By April 19, 2006 3 Comments Read More →

Snooker in the Redemption Factory

I had read just three more pages in Sam Millar’s The Redemption Factory last night when, lo and behold, Paul Goodman says, “I don’t think I could allow any woman to come between me and snooker. It’s what I live for.”

And 40 pages later, Millar writes, referencing a tournament that we’ve just learned Goodman will be playing in: “Two years it had taken him to reach this stage of his carefully planned career.”

So there is snooker in the book. Sort of. I don’t want to lecture Mr. Millar, but if a character lives for snooker, and has been planning his career in such detail that one phase of it requires two years’ work, we should probably know about it in the first 100 pages. Even if the lack of emphasis is meant to suggest something about the character’s aspiration (for example, that he’s not as serious about it as he thinks he is or claims to be), we should still probably know that, too.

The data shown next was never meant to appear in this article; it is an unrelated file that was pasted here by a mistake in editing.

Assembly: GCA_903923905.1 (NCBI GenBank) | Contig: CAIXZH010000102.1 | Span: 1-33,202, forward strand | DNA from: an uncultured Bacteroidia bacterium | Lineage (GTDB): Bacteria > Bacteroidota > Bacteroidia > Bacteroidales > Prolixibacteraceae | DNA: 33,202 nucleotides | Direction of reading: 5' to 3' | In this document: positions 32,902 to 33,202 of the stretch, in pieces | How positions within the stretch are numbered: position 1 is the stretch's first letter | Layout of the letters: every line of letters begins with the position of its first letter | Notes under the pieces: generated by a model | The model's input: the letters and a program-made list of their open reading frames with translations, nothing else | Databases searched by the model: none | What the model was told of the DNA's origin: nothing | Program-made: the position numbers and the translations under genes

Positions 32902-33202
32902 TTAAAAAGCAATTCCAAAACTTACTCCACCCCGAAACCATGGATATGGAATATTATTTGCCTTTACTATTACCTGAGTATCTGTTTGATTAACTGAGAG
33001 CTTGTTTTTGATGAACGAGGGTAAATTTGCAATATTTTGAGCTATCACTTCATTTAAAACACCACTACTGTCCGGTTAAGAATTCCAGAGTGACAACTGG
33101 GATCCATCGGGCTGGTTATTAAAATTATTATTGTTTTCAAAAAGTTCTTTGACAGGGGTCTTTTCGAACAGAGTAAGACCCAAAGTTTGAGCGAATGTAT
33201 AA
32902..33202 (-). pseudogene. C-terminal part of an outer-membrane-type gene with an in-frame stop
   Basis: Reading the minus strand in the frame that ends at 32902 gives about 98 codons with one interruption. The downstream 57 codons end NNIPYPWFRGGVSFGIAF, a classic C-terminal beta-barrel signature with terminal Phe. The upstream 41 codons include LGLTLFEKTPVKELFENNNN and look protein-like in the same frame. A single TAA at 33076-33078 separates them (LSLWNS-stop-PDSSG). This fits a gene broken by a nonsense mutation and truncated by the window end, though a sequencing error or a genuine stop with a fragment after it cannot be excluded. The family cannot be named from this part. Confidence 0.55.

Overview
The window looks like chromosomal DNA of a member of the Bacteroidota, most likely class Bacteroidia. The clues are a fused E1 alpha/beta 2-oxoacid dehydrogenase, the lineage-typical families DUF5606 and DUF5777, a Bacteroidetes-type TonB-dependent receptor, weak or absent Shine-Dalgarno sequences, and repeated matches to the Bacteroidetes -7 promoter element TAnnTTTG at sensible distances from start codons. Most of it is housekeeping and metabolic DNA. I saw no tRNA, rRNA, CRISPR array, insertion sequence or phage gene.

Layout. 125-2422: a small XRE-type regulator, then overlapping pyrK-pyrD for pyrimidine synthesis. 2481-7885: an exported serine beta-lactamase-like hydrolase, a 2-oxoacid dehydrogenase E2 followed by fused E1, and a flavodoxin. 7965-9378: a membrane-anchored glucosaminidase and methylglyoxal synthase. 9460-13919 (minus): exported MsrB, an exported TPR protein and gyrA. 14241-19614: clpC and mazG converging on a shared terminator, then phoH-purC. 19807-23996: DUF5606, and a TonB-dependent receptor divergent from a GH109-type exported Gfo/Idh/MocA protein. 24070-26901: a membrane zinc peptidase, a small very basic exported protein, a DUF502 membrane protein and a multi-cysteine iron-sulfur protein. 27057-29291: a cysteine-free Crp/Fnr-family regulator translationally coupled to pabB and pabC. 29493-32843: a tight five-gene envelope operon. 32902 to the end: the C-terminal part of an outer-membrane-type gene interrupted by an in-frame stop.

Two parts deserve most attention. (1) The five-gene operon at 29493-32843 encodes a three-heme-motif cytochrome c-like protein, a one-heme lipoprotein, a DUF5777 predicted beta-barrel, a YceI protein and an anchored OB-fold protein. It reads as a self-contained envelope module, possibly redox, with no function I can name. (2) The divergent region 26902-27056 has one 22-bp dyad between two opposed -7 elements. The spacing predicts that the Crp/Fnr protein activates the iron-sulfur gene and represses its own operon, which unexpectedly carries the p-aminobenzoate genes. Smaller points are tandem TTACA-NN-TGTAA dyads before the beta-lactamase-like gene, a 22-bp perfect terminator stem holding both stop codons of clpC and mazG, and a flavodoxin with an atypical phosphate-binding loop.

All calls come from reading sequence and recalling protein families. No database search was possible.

Of course, the book isn’t about snooker. It’s about Goodman’s hellish job in the slaughterhouse, and Goodman’s growing attraction to one of the weird sisters, and – here’s a plot development: someone just witnessed a murder.

It makes sense that a writer with such strong and idiosyncratic use of language as Millar would also have a plot whose shape doesn’t seem overly familiar so far. But I do hope it all pulls together in some clever yet inevitable-feeling way. So far the book has a dreamlike logic, in that it makes sense within its own world but if you tried to explain it to someone you might find them staring at you blankly. Dreams are notorious for not doing all the groundwork of developing character and plot. And then there’s the whole phenomenon of one person looking like another but still you know it’s the first person, not the person they happen to look like in your dream, for example if a very good friend in real life just happens to look and talk exactly like Eric Cartman from South Park in your dream, even down to the fact that he’s two-dimensional, as if made from animated construction paper, when everyone else looks like regular people. Not that that’s ever happened to me – I’m just saying.

But I digress. Anyway, should find out how The Redemption Factory ends tonight. I’d better: the review is due tomorrow.

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About the Author:

Keir Graff is the editor of Booklist Online and the author of five books. His most recent is the middle-grade novel, The Other Felix.

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